* Change a child's sleeping and waking pattern. The antidepressant
imipramine (Tofranil) may provide bed-wetting relief by changing a
child's sleeping and waking pattern. The medication may also increase
the amount of time a child can hold urine or reduce the amount of urine
produced. Imipramine has been associated with mood changes and sleep
problems. Caution is essential when using this medication, because an
overdose could be fatal. Because of the serious nature of these side
effects, this medication is generally recommended only when other
treatments have failed.

Sometimes a combination of medications is most effective. There are no
guarantees, however, and medication doesn't cure the problem.
Bed-wetting typically resumes when the medication is stopped.


Lifestyle and home remedies

Here are changes you can make at home that may help:

* Limit fluid intake in the evening. Limit your child's fluid intake
during the evening. Around 8 ounces (about a quarter of a liter) or so
in the evening is generally enough, but check with your doctor to find
out what's right for your child. There's no need to limit your child's
fluid intake, but some experts feel a good rule of thumb is for children
to have 40 percent of their liquids between 7 a.m. and noon, another 40
percent between noon and 5 p.m. and just 20 percent of their daily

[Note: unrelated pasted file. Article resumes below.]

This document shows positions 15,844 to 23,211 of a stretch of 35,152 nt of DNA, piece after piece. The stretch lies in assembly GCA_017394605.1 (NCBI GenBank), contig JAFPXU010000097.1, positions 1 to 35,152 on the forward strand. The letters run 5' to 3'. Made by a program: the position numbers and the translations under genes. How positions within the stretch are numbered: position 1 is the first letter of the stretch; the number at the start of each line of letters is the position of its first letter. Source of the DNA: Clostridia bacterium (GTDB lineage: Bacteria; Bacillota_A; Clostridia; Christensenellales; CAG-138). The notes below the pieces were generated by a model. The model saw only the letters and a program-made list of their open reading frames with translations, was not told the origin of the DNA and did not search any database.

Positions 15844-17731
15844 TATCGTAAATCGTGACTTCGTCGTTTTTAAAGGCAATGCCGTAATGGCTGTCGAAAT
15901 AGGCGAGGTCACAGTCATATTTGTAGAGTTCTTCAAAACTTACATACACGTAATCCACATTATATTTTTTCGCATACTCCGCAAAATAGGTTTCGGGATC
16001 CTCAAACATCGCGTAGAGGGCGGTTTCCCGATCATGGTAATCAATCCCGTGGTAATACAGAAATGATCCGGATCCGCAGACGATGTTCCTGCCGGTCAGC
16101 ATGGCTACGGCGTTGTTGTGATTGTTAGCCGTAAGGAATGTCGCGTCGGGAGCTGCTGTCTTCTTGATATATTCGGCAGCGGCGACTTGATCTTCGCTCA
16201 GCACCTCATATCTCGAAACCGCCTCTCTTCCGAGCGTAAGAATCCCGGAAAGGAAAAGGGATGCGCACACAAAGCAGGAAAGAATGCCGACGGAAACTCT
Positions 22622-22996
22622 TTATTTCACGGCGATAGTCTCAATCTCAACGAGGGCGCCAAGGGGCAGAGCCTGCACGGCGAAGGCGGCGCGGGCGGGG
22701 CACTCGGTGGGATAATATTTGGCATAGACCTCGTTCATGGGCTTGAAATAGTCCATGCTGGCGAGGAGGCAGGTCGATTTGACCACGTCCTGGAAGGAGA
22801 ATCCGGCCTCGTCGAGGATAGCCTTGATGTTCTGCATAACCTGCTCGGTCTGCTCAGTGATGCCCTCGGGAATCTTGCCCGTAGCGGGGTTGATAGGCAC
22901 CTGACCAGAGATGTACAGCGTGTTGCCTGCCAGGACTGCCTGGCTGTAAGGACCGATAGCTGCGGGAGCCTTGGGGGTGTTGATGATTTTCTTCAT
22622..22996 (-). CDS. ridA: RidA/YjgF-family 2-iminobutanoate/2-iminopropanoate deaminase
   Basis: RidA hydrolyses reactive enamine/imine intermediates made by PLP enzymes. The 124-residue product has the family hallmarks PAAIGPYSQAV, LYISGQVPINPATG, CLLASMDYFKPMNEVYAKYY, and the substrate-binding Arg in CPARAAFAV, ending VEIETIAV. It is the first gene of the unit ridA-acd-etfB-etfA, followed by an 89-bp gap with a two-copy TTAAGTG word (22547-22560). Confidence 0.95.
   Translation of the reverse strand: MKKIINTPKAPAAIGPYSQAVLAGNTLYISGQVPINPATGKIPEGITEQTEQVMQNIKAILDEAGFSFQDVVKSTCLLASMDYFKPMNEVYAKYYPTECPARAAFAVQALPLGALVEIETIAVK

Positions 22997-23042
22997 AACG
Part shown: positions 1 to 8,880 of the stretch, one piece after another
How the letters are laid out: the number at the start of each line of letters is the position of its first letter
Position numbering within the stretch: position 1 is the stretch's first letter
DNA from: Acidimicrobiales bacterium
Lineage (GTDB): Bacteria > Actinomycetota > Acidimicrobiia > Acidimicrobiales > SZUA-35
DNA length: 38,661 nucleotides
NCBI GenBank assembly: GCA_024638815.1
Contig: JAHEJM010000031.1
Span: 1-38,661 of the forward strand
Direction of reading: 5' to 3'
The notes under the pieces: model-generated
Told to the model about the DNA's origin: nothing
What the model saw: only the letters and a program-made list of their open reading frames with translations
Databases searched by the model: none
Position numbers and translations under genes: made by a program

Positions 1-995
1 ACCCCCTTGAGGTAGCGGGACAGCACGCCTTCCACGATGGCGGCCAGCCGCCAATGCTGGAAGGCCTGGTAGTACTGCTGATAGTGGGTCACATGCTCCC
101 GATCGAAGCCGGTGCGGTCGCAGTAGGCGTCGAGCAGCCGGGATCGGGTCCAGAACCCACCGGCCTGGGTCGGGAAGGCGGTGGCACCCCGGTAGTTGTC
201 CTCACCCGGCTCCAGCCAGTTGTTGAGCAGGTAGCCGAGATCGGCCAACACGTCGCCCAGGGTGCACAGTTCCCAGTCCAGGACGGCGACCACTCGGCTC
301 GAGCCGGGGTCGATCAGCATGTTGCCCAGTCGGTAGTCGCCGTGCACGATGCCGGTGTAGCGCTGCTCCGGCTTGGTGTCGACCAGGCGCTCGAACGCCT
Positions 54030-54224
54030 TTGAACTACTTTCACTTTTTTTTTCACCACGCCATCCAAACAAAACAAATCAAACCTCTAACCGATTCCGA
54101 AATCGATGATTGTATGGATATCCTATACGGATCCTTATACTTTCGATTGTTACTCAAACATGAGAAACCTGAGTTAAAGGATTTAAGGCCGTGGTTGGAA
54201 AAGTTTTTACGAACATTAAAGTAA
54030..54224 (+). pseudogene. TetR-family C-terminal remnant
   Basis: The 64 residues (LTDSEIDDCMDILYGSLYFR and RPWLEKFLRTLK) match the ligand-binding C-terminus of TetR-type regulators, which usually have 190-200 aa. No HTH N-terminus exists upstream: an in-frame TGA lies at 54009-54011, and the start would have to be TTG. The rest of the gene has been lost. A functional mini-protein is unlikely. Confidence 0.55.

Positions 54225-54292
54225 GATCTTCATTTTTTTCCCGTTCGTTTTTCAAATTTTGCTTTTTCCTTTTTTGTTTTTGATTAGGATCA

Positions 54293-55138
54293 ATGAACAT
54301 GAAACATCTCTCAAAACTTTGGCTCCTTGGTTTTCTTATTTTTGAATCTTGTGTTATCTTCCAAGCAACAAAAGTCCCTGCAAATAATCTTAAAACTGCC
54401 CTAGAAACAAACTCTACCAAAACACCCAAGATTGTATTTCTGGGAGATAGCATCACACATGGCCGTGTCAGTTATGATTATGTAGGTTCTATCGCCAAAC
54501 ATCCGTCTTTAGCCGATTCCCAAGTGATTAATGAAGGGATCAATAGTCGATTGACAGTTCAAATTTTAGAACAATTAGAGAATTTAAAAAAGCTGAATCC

fluids after 5 p.m. However, don't limit fluids if your child is
participating in sports practice or games in the evenings.
* Avoid beverages and foods with caffeine in the evening. Caffeine
may increase the need to urinate, so don't give your child drinks, such
as cola, or snacks that have caffeine, such as chocolate, in the
evening.
* Encourage double voiding before bed. Double voiding is urinating
at the beginning of the bedtime routine and then again just before
falling asleep. Remind your child that it's OK to use the toilet during
the night if needed. Use small night lights so that your child can
easily find the way between the bedroom and bathroom.
* Encourage regular urination throughout the day. During the day and
evening, suggest that your child urinate once every two hours, or at
least enough to avoid a feeling of urgency.
* Treat constipation. If constipation is a problem for your child,
your doctor may recommend an over-the-counter stool softener.


Alternative medicine

Many people are interested in trying alternative therapies to treat
bed-wetting, and several therapies, such as hypnosis and acupuncture,